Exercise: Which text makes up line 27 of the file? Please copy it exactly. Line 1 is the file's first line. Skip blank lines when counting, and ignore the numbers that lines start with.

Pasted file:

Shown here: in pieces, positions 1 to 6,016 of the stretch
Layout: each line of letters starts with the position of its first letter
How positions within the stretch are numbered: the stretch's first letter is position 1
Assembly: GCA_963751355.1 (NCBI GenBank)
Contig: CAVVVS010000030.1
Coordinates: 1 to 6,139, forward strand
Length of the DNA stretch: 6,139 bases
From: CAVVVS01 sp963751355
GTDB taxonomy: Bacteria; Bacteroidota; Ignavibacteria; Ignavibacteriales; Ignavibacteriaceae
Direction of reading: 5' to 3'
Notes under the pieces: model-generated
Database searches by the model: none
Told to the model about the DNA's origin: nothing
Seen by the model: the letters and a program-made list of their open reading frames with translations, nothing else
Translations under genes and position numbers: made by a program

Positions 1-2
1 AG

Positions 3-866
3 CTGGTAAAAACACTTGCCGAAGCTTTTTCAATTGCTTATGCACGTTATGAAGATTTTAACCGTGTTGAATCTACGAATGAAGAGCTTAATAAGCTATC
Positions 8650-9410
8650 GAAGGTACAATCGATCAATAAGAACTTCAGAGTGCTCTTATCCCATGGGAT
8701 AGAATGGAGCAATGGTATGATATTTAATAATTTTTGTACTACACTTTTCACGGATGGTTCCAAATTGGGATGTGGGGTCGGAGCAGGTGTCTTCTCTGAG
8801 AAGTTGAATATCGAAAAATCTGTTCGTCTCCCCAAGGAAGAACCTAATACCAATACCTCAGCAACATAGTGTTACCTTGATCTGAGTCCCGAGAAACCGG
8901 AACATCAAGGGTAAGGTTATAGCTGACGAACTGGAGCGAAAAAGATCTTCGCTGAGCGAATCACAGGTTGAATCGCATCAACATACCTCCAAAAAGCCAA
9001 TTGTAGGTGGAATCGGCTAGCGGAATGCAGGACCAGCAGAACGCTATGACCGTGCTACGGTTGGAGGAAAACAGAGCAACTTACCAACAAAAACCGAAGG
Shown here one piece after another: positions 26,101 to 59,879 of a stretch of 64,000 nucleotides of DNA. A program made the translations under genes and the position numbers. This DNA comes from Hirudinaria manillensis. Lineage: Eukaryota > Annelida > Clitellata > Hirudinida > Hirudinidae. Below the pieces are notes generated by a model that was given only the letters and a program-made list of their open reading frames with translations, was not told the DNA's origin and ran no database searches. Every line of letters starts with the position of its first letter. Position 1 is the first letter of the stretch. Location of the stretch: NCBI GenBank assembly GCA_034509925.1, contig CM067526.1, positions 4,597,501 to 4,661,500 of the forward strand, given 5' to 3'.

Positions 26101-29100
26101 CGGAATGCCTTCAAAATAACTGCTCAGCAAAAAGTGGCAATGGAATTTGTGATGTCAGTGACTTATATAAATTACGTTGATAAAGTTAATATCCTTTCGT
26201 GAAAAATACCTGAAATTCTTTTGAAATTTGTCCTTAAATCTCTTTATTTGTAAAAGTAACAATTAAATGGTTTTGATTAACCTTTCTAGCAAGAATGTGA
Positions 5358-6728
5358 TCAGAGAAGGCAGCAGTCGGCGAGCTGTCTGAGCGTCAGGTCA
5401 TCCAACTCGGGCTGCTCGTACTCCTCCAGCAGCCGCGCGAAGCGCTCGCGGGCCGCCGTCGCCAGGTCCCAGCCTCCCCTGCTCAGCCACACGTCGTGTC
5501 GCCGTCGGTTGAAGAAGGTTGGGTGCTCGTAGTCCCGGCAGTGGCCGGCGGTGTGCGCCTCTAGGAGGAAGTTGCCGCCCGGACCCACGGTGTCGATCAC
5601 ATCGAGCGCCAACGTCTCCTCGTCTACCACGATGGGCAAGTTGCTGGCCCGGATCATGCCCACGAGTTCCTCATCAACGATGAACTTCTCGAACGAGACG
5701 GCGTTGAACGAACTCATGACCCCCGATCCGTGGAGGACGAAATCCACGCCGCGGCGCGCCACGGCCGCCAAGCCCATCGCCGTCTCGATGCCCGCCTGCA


Positions 26101-29100